Servizio Comunitario di Informazione in materia di Ricerca e Sviluppo - CORDIS

Dust sampling strategy for drivages

Trials were carried out to determine whether the assumptions made in the original evolution of the dust sampling strategy for drivages, in the early 1970s, were still valid in view of the vast changes in mining techniques and practices to the present day. Underground trials were carried out at a total of 14 sites, representing the various layouts of ventilation systems, roadway profiles and types of machine in normal use. The overall results from the present trials generally confirmed the findings of the original trials: that with the large day to day and site to site variations, no one sampling position close to the face of the drivage could be statistically shown to be associated with significantly higher dust concentrations than any other. However, it was found that an instrument sited on the machine, beside the machine driver, tended to give marginally higher readings than the Routine instrument. Observations of the dust behaviour also suggested that very localised dust backup could also play a part in the differences between the two positions at some sites. It was therefore concluded that an on machine instrument gives a better overall measure of at least average dust conditions in a drivage while at exhaust ventilated sites it gives a better representation of the man at most risk. It was also concluded that Routine sampling should continue to be carried out using 'fixed point' MRE113A instruments.

Two specific issues were examined during the trials: firstly, the situation with a remote machine operator and secondly, the representation of men who are routinely sited in a position forward of the machine operator during cutting. For remote operators, it was found that an on machine instrument still gave the most reliable result representative of the general workplace. For men sited in front of the driver's position, spotters were not shown to be exposed to greater dust levels than the machine operator but this was not the case for bolting rig operators. Such a situation should be catered for within the sampling system, such that the man at most risk is identified for a particular ventilation layout and the Routine instrument located in his vicinity rather than close to the machine driver. Factors were used in the original derivation of the dust standards to assess the long-term likely maximum dust exposure of an average workman in a drivage. Using the original factors, this figure was calculated to be 3.3 mgm{-3} from a 5 mgm{-3} standard. However, from new factors calculated from the present data the factor was found to be 2.8 mgm{-3}.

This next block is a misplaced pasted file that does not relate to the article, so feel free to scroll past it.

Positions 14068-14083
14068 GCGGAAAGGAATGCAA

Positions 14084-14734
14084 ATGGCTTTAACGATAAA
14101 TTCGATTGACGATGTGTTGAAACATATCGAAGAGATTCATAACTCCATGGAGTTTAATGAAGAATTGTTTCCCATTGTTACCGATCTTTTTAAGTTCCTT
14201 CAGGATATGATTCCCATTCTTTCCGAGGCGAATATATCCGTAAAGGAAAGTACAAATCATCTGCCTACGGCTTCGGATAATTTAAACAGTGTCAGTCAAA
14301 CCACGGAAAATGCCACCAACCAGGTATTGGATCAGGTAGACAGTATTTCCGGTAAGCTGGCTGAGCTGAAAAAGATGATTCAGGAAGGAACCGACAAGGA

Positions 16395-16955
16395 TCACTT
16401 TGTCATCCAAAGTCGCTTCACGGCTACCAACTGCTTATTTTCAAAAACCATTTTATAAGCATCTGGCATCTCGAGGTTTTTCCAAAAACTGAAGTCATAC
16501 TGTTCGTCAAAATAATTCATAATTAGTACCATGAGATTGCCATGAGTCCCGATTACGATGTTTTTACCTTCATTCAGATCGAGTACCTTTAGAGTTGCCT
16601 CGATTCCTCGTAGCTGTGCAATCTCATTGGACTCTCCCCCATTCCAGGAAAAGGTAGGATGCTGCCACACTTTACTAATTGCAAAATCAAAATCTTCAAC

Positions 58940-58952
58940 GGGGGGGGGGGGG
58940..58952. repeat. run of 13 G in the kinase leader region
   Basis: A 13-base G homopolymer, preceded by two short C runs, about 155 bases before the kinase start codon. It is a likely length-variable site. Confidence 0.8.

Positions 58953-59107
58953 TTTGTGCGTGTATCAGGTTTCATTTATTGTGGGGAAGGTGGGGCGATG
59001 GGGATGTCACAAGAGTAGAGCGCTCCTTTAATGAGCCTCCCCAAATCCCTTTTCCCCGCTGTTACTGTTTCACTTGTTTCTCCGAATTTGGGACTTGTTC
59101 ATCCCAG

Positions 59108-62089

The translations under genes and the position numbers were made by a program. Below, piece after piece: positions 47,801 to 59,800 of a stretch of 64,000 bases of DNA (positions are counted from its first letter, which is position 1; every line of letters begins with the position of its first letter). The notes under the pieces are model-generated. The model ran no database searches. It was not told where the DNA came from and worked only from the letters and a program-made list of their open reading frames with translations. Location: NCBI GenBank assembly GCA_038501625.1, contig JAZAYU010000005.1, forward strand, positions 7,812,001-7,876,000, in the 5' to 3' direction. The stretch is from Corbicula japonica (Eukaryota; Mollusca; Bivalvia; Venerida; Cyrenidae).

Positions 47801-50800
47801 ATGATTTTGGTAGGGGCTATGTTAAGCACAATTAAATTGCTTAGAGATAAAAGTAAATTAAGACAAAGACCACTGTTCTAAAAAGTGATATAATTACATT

Reported by

International Mining Consultants Limited
Common Road Huthwaite
NG17 2NS Sutton-in-Ashfield
United Kingdom
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